Pro cyclists suffer disgrace from association with Lance Armstrong (updated)

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Update: If you’re interested in reading the Reasoned Decision offered by the US Anti-Doping Association against Lance Armstrong, the 202-page document is available here at the USADA website. Testimony and other documents are available at US Postal Service Pro Cycling Team Investigation.

One of the unfortunate sidelights in the Lance Armstrong doping affair is the number of pro cyclists whose careers have been tainted by their association with the former 7-time Tour de France winner.

Lance Armstrong meets the press

The US Anti-Doping Association released details of its 1,000-page report on its case against Armstrong on Wednesday. It includes testimony for 26 individuals of whom 15 are cyclists, 11 of them former members of the US Postal Service Pro Cycling team.

Six of those received six-month suspensions stemming from their testimony, confirming why none of them competed in the London Olympics. Those cyclists and their most recent teams are:

Michael Barry (Sky)

Tom Danielson (Garmin-Sharp)

George Hincapie (BMC Racing)

Levi Leipheimer

Levi Leipheimer (Omega Pharma-Quickstep)

Christian Vande Velde (Garmin-Sharp)

David Zabriskie (Garmin-Sharp)

Hincapie and Barry already had announced their retirements. The others ended their seasons by September, so could be eligible to join the pro peloton by Paris-Nice in the spring, according to CyclingNews.


To the rest of us, all six got to bask in the glory of riding alongside Armstrong as he rolled up victory after victory at the Tour de France. Hincapie became famous for not only finishing 17 Tours de France but for tying a record as a member of 9 winning Tour de France teams (7 with Armstrong and once each with Alberto Contador and Cadel Evans).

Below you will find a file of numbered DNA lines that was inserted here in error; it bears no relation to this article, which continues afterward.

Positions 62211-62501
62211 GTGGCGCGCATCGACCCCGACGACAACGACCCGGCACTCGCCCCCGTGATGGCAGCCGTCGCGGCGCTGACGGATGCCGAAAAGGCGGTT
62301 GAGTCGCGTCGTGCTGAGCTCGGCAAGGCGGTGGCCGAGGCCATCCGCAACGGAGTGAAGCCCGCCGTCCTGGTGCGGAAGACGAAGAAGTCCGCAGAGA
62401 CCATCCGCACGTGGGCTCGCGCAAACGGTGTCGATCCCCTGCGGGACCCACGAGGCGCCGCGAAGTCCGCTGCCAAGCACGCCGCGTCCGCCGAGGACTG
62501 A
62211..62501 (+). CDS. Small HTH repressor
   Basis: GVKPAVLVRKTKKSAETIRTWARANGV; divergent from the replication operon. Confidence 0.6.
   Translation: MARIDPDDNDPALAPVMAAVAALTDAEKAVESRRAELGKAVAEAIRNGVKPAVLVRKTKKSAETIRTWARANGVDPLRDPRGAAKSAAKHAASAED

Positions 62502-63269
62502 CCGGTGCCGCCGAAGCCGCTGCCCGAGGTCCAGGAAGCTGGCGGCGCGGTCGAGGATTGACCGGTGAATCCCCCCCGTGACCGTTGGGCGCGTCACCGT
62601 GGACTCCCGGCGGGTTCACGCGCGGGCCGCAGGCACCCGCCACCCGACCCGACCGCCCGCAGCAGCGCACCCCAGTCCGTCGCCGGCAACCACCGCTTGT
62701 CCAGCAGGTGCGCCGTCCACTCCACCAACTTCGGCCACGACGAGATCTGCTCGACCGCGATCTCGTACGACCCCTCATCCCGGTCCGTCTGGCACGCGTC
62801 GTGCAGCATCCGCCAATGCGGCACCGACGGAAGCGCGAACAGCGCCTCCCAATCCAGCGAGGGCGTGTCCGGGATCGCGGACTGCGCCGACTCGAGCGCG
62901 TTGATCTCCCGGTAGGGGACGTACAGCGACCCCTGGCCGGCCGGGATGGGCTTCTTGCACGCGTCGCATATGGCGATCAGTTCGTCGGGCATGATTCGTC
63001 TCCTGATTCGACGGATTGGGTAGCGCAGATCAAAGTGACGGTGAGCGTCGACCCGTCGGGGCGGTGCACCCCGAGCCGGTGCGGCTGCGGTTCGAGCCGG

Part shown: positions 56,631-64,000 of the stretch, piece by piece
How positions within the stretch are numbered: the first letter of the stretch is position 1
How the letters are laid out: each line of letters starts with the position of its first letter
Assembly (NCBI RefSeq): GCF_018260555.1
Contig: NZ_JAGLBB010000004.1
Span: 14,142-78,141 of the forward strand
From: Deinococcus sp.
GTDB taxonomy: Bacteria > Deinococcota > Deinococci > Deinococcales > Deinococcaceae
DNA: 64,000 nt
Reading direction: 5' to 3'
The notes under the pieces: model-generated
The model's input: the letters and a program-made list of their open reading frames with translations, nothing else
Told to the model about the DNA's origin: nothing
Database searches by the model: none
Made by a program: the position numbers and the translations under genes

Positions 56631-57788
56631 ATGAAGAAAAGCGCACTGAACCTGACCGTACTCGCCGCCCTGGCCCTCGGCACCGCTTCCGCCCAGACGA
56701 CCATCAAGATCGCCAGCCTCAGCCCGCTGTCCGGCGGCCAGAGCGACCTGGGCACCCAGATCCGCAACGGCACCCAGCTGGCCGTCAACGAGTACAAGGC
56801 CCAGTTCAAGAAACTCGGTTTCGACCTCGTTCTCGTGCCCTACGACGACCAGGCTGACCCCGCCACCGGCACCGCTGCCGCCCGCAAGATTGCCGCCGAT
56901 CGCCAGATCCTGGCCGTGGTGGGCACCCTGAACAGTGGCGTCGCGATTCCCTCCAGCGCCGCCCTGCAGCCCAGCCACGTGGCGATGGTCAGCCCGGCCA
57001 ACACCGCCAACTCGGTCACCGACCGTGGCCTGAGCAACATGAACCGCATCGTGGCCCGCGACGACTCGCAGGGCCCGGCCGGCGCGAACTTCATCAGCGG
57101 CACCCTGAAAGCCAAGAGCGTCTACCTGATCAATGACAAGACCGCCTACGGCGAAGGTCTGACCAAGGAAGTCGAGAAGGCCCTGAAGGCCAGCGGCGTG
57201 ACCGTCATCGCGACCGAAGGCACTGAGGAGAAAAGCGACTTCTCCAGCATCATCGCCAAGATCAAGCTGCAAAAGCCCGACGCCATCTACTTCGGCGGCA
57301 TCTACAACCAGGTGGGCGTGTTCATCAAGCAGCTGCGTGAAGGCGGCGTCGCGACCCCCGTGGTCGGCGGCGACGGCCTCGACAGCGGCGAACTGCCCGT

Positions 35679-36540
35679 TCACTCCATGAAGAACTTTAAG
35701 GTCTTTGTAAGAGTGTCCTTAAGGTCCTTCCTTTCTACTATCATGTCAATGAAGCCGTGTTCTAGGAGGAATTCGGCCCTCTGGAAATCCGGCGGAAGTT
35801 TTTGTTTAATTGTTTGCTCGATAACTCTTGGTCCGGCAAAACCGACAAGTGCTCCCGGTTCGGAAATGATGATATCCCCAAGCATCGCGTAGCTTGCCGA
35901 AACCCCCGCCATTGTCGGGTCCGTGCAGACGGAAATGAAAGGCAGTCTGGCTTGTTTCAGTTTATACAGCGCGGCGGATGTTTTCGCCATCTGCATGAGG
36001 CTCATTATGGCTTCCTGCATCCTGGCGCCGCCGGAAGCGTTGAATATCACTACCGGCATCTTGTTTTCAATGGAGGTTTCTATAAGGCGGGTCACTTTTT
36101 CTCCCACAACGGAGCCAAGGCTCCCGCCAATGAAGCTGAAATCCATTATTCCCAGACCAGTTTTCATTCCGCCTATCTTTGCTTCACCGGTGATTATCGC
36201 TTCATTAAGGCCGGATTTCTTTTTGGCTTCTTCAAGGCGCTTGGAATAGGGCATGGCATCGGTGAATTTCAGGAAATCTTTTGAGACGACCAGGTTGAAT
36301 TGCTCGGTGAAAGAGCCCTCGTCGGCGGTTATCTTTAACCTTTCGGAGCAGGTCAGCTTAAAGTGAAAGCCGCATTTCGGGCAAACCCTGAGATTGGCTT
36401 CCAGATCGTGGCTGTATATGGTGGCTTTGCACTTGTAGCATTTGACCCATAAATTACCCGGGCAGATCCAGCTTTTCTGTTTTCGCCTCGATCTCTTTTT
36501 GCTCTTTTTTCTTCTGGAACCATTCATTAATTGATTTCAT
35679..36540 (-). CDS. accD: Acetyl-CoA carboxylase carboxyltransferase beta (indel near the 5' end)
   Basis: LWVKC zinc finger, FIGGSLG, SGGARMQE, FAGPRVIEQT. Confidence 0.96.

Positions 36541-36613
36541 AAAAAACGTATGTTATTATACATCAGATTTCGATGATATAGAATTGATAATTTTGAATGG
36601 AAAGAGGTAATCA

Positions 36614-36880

Now the case report from the USADA reveals that the six doped and submitted to other performance-enhancing routines to race on that Postal team.


USADA CEO Travis Tygart said in a press release:

“It took tremendous courage for the riders on the USPS Team and others to come forward and speak truthfully,” Tygart wrote in a press release. “It is not easy to admit your mistakes and accept your punishment. But that is what these riders have done for the good of the sport, and for the young riders who hope to one day reach their dreams without using dangerous drugs or methods.”

In anticipation of this week’s release of the USADA report, Armstrong attorney Tim Herman wrote a letter to USADA saying the report relies on “serial perjurers” and enlisted the help of lawyers whose clients also include the tobacco lobby.

George Hincapie

Hincapie and Barry

Hincapie also released a statement at his website that reads in part:

“Three years ago, I was approached by U.S. federal investigators, and more recently by USADA, and asked to tell of my personal experience in these matters. I would have been much more comfortable talking only about myself, but understood that I was obligated to tell the truth about everything I knew. So that is what I did. Early in my professional career, it became clear to me that, given the widespread use of performance enhancing drugs by cyclists at the top of the profession, it was not possible to compete at the highest level without them. I deeply regret that choice and sincerely apologize to my family, teammates and fans.”

[Link to Hincapie’s affidavit to USADA]

Barry also issued a statement at his website that reads in part:

“After being encouraged by the team, pressured to perform and pushed to my physical limits I crossed a line I promised myself and others I would not: I doped. It was a decision I deeply regret. It caused me sleepless nights, took the fun out of cycling and racing, and tainted the success I achieved at the time. This was not how I wanted to live or race.”

Coming clean

The other US cyclists who testified include Floyd Landis, Frankie Andreu, Tyler Hamilton, Stephen Swart and Jonathan Vaughters.

Landis, disgraced after he was charged with doping in the 2006 Tour de France, could be called the whistle-blower in the affair. After maintaining his innocence for years, he turned on Armstrong at the beginning of the 2010 Tour of California.